University of Melbourne’s ‘sci-fi’ project set to save pharmaceutical industry millions

Researchers from the University of Melbourne have launched a groundbreaking project tipped to revolutionise how drugs are tested.

The project involves a spheroid—a “science fiction-like biological machine” that is the width of a few human hairs and made up of 25,000 human lung cells.

Using this spheroid, the University of Melbourne’s bioengineer Professor Peter Lee—together with his research partners Professor Alastair Stewart and Associate Professor Glen Westall—hopes to “create a more realistic environment that can be used for drug testing”.

If successful, the research could help pharmaceutical companies save millions of dollars a year.

What is a spheroid?

The spheroid being developed by the team acts as a “tissue-on-chip” device. This device is made up of human cells that bind together to create a microtissue set in a microfluidic biochip.  

“[This is] instead of testing on single cells, which we used to do in a two-dimensional environment. This one is more three-dimensional, so it is more of a representative of the physiological environments that cells are subjected to,” explains Professor Lee.

The microtissue not only better mimics the human body but can also be subjected to physical forces in the microfluidic biochip, meaning it is more realistic.

According to Professor Lee, “you can squeeze it, pull it, [and] you can induce mechanical forces into it.”

“The mechanics really bring a heightened reality to the whole physiological environment,” he adds.

Implications for drug testing

Most drug testing today is performed on two-dimensional environments or on animals, but as Professor Lee points out, “We are not plastic, neither are we small animals”.

Given these limitations, many drugs fail when it comes to clinical trials. A 2014 study in Nature Biotechnology found only 32 per cent of drugs are likely to reach Phase 3 and of these, only one in 10 will make it to the market.

For each drug that fails, a pharmaceutical company can lose between A$10 million and A$100 million, often slashing their share market value.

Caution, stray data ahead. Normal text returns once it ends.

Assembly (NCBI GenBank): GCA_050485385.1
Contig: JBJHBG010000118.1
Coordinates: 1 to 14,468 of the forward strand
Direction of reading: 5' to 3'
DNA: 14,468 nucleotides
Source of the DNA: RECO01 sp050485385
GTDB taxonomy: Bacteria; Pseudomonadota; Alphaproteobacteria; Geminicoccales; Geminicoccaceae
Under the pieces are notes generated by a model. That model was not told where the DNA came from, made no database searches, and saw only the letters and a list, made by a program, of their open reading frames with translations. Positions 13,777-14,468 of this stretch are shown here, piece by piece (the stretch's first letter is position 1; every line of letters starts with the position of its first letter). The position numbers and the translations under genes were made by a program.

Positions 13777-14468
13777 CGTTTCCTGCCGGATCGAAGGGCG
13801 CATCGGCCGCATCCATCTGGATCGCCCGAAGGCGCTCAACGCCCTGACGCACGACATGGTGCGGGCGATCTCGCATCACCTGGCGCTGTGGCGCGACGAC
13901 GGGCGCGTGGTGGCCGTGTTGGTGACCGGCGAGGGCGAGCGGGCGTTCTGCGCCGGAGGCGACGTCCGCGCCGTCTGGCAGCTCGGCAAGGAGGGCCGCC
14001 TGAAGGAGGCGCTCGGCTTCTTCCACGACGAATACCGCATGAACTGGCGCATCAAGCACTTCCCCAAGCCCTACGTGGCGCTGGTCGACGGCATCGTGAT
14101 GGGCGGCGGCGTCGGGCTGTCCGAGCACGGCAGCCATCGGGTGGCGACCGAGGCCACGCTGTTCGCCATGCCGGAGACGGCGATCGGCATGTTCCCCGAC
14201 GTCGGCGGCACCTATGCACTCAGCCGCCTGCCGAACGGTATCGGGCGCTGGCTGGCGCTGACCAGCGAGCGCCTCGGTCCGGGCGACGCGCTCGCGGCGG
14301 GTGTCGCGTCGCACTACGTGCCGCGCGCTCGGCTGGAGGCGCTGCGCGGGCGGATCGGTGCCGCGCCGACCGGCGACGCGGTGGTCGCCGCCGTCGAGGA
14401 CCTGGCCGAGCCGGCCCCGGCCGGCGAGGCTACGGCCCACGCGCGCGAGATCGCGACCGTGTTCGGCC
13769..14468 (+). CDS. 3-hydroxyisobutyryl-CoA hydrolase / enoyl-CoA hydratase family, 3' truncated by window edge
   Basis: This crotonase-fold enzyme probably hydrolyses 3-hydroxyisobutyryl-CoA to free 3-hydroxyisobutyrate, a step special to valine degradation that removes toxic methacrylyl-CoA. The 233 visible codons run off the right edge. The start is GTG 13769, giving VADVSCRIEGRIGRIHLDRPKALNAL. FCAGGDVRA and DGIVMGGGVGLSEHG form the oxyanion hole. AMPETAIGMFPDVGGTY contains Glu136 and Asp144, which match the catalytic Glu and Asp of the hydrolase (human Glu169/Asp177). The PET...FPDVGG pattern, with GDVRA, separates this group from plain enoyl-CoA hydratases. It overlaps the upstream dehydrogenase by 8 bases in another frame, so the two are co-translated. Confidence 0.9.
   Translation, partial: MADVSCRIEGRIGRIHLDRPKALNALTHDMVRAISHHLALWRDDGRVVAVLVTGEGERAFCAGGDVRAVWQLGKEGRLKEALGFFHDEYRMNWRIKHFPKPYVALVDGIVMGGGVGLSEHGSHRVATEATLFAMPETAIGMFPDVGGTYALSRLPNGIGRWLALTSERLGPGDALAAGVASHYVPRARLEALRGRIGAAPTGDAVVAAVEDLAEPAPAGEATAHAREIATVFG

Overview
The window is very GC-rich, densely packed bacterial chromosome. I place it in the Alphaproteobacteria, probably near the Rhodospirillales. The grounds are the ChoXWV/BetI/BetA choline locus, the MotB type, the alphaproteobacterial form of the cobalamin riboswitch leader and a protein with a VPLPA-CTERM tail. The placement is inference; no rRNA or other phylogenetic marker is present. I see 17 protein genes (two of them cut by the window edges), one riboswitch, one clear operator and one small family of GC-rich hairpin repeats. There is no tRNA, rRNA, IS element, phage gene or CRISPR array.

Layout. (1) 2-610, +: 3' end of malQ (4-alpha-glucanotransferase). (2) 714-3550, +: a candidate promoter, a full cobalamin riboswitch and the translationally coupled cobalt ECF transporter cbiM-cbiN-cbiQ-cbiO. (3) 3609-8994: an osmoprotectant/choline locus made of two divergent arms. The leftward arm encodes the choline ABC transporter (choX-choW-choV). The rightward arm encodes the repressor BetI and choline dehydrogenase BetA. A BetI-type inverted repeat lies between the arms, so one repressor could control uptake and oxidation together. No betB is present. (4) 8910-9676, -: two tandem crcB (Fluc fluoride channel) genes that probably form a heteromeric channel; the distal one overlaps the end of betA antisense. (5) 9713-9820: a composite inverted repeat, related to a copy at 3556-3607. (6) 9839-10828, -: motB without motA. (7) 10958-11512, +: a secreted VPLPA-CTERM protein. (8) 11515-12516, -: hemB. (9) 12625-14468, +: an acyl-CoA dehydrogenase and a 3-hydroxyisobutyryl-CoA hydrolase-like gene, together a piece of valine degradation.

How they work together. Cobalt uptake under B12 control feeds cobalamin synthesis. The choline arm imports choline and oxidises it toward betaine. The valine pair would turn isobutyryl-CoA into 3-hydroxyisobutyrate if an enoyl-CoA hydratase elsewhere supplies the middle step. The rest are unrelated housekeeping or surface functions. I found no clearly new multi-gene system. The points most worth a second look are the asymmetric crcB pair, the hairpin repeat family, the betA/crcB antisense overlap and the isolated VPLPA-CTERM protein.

By developing a more realistic testing ground, which takes into account biomechanical forces, the Melbourne researchers are confident they can improve the success rates of drug trials.

“Mechanical testing is a lot more exciting because it is not just testing the spheroids to give us its mechanical characteristics. Now the characteristic has clinical implications,” says Professor Lee. “You are able to tell whether the drug is effective on that cell by measuring the mechanical properties of spheroids when exposed to different drugs.”

Frontier of personalised medicine

Professor Lee’s research has wider applications to the field of personalised medicine, opening up the possibility of creating a “personalised tissue-on-chip”.

As Professor Lee explains, “some medicines work for some people and some don’t”.

“If you go down the route of personalised medicine, you are actually having patient cells that you harvest and then put into an external environment that is quite similar to their body.”

In this way, drugs can be tested before administration, reducing the likelihood of failure and other complications.

While Professor Lee admits “there is a long way to go”, he is excited about the long-term prospects of the research.

“We are certainly pushing very hard for personalised medicine. I think that’s where the real gem is.”